How China’s “harmonizing” of the Internet works

How China's
LOUISVILLE, KENTUCKY — The Huffington Post media mavens did this hilarious mashup of Donald Trump saying the word “China” over and over again. He really seems to be obsessed with it. CHI-NA! It’s HUUUGGE! Anyway, I thought I’d share the video with friends in China. So I grabbed the video off YouTube and uploaded it to Youku.com, China’s homegrown version of YouTube. The upload was successful, but it was not made public. Here’s the message that comes up on my user page. Has been shielded, according to the provisions of audio-visual management 已屏蔽,根据视听管理规定处理 Putting it more bluntly, “Your video was too political and we nuked it.” In China, this is euphemistically called “being harmonized,” a reference to the previous president’s deeply held wish that Chinese people live in a “harmonious society.” Or, in other words, in a society where people don’t make waves. My timing was probably off, as the current leadership prepares for a gala celebration of the 70th anniversary of the end of the Japanese Occupation. China’s net nannies typically go into full swing before any major national event, including holidays and anniversaries they’d prefer to forget, like the June 4, 1989, suppression of Tiananmen Square pro-democracy protests. ...

What I miss about the USA when I’m in China 2

What I miss about the USA when I'm in China
DENVER, COLORADO — People in China often ask me if I miss the USA and my family. Of course, I say yes, but despite that I manage to cope. Usually, I’m too busy to feel homesick, and the Internet helps to eliminate any such feelings. But I have to admit, there are some specific American things that I realized on this junket home that I really appreciate. Here they are in no special order, and I hope I don’t offend any of my Chinese readers by my bluntness. In the USA, I can drink the tap water without worrying about being sick later. The restrooms are generally clean and sanitary — or at least don’t stink — and there is usually toilet paper, sinks, soap and some way to dry your hands. Also, there are stalls with doors. Every restaurant has a restroom. Restaurants always provide napkins. People know how to stand in line and wait their turn. I can eat raw vegetables and fruit and not worry about getting sick later. I can access Facebook, Twitter, YouTube, Instagram, The New York Times and a host of other websites and services without any problem. The streets and sidewalks are generally ...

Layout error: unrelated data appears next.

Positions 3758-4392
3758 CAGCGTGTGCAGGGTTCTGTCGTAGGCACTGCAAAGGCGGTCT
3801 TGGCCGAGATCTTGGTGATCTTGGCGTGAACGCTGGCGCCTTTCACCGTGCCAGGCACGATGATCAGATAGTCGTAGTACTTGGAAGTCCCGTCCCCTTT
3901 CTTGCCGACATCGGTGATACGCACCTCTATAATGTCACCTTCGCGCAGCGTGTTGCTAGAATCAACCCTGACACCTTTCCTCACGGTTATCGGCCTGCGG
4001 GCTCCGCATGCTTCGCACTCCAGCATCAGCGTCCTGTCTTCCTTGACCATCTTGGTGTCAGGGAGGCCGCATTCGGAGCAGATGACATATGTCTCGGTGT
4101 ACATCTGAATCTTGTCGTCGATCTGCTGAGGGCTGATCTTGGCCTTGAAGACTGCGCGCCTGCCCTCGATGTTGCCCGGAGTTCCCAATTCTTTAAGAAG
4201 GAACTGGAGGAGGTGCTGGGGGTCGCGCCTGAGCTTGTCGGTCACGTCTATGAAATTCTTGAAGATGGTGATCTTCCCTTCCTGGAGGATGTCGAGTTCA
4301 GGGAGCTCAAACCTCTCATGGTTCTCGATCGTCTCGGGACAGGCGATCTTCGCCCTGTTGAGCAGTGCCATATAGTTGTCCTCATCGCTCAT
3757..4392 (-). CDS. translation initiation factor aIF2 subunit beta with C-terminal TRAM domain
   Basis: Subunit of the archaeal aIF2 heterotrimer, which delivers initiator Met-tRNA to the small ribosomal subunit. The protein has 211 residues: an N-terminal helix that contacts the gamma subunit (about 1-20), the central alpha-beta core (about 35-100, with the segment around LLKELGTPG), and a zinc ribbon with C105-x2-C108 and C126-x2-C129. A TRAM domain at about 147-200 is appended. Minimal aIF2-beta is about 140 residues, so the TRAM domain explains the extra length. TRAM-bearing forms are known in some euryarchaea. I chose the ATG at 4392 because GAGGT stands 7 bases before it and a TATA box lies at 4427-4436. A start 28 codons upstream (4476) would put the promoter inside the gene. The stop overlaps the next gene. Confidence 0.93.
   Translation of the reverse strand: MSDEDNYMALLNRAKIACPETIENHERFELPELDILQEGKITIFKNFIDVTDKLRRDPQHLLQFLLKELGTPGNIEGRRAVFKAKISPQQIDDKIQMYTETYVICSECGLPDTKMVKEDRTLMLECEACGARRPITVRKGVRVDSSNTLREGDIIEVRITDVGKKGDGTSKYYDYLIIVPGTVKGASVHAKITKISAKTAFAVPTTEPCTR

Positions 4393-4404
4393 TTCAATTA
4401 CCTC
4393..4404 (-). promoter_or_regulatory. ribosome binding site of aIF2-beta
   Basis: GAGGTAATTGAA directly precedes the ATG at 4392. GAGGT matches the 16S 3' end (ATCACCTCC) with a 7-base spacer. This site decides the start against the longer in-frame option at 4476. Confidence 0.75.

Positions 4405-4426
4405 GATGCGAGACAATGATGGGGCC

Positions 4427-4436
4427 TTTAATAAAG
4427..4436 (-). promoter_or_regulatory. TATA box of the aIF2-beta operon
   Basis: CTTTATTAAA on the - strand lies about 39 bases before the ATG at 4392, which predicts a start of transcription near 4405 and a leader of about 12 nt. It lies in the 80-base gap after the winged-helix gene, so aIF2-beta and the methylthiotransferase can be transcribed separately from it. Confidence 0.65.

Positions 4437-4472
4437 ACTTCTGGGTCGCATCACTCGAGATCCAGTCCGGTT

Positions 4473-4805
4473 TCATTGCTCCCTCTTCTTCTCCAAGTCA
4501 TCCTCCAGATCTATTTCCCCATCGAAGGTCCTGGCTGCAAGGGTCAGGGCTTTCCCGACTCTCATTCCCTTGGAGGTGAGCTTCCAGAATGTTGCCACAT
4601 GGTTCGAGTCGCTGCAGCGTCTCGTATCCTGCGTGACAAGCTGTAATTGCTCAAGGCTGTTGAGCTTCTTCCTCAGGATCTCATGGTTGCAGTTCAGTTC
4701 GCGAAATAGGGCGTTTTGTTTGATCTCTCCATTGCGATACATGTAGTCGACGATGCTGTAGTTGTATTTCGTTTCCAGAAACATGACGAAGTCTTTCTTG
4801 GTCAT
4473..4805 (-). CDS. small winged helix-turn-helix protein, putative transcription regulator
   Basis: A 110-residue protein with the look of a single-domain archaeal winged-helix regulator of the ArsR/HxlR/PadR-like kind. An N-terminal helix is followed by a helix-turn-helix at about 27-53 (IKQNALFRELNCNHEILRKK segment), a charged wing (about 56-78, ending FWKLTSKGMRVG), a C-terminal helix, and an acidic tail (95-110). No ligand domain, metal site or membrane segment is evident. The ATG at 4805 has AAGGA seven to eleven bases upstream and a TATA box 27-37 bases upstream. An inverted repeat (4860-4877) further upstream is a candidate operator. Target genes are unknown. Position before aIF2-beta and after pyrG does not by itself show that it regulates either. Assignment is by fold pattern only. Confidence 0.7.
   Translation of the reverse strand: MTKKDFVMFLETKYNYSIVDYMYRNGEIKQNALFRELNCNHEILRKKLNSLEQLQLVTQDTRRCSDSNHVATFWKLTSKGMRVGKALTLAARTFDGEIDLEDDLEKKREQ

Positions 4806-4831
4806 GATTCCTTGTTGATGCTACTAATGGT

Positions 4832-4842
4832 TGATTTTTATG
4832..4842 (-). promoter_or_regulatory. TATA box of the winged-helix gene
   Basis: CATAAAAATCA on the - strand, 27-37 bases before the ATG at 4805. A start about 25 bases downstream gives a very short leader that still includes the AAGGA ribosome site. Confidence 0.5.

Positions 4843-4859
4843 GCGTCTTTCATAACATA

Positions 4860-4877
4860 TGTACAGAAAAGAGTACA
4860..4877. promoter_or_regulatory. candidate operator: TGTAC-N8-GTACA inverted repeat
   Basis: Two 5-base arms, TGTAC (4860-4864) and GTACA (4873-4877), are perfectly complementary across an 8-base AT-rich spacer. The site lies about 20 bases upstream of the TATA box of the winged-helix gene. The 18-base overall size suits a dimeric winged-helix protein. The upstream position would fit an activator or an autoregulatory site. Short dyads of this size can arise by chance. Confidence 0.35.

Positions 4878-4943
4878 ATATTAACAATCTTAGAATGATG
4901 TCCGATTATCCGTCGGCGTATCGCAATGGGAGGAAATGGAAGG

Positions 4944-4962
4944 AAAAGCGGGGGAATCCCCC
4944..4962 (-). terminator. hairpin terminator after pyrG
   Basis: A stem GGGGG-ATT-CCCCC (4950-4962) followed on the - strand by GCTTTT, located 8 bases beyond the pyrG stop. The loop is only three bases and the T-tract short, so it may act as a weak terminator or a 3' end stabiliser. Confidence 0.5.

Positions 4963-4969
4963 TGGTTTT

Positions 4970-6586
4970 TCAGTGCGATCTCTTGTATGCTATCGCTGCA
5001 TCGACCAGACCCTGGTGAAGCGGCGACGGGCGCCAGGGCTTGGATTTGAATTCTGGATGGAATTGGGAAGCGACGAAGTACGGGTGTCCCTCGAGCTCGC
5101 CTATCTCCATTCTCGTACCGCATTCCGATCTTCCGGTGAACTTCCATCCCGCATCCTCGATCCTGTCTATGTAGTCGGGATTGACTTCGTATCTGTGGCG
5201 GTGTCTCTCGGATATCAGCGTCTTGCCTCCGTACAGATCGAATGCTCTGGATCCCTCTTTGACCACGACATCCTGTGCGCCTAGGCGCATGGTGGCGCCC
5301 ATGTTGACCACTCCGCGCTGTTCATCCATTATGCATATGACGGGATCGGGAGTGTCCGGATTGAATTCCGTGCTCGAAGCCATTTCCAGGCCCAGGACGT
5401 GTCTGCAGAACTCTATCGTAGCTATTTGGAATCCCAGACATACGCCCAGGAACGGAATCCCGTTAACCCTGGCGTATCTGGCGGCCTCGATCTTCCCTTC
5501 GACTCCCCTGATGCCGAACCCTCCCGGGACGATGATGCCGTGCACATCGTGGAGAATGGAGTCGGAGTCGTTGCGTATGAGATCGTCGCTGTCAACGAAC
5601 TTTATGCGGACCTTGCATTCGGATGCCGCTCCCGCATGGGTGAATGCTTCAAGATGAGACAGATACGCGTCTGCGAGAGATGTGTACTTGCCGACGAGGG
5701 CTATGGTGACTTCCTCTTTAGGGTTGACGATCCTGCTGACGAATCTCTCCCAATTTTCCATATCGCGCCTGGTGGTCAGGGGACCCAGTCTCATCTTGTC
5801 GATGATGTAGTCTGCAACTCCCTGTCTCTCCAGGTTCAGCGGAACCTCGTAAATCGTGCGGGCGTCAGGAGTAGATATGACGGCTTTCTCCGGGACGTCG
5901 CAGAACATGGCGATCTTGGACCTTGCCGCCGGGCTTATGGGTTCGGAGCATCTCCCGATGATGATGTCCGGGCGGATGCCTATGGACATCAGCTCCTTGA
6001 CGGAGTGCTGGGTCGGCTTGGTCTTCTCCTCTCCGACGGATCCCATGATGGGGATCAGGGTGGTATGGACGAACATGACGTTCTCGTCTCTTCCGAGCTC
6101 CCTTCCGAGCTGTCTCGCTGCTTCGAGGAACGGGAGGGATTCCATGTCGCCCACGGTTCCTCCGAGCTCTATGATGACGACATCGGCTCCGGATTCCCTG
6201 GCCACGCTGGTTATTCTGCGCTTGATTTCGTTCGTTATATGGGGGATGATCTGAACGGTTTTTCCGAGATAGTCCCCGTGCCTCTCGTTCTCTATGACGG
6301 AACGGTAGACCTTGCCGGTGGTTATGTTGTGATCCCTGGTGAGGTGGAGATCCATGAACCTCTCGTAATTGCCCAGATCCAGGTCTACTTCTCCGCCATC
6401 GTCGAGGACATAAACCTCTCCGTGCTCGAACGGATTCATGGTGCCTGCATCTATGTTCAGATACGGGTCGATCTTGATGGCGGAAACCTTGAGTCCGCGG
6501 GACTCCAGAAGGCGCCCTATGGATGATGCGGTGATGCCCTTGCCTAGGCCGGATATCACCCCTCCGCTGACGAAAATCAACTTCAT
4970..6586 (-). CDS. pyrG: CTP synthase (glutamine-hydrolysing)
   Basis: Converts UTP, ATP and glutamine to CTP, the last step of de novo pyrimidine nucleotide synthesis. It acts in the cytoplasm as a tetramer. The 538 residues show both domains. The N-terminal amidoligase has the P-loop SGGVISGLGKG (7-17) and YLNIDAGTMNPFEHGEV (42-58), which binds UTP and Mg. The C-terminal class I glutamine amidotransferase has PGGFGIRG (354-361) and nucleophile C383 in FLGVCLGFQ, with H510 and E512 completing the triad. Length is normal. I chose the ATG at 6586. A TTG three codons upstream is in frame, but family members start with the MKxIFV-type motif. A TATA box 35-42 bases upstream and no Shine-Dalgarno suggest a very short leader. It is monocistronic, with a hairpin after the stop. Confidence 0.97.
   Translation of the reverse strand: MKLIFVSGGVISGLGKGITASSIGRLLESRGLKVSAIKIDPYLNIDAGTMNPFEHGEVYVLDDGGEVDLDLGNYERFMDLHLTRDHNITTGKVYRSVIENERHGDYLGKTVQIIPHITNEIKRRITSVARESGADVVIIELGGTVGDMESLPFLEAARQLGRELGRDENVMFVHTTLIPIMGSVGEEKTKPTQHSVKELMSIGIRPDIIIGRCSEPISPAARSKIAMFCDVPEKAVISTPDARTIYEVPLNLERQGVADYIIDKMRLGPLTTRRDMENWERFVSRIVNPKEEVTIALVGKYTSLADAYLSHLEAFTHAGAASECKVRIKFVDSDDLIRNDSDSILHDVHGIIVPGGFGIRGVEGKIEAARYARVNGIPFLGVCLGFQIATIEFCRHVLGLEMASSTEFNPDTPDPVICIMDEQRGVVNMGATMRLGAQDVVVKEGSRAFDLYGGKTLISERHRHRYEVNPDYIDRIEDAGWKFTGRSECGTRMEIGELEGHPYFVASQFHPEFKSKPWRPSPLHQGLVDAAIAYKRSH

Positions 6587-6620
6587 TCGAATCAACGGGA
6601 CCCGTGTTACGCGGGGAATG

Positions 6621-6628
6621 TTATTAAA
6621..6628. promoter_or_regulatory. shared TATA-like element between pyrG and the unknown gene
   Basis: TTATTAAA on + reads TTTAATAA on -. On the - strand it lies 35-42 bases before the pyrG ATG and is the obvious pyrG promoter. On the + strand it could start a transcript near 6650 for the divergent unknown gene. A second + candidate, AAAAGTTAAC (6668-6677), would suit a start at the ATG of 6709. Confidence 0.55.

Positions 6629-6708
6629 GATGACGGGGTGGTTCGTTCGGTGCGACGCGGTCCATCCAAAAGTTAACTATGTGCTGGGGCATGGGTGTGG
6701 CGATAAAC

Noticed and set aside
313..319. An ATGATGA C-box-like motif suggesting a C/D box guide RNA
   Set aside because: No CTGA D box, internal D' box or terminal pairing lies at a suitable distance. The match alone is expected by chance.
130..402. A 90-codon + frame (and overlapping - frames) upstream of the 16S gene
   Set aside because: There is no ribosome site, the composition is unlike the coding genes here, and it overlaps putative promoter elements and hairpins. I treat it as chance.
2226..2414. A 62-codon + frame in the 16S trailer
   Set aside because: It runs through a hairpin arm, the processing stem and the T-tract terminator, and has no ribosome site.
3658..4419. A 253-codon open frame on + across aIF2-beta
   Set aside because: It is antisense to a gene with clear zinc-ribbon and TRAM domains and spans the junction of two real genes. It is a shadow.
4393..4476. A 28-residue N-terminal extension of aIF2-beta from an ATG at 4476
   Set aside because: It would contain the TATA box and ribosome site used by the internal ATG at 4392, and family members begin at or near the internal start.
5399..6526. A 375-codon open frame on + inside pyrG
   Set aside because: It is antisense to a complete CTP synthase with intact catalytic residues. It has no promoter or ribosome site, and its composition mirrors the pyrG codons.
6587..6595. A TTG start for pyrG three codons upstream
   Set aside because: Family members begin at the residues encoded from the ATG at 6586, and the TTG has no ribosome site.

Summer holiday 2015

Summer holiday 2015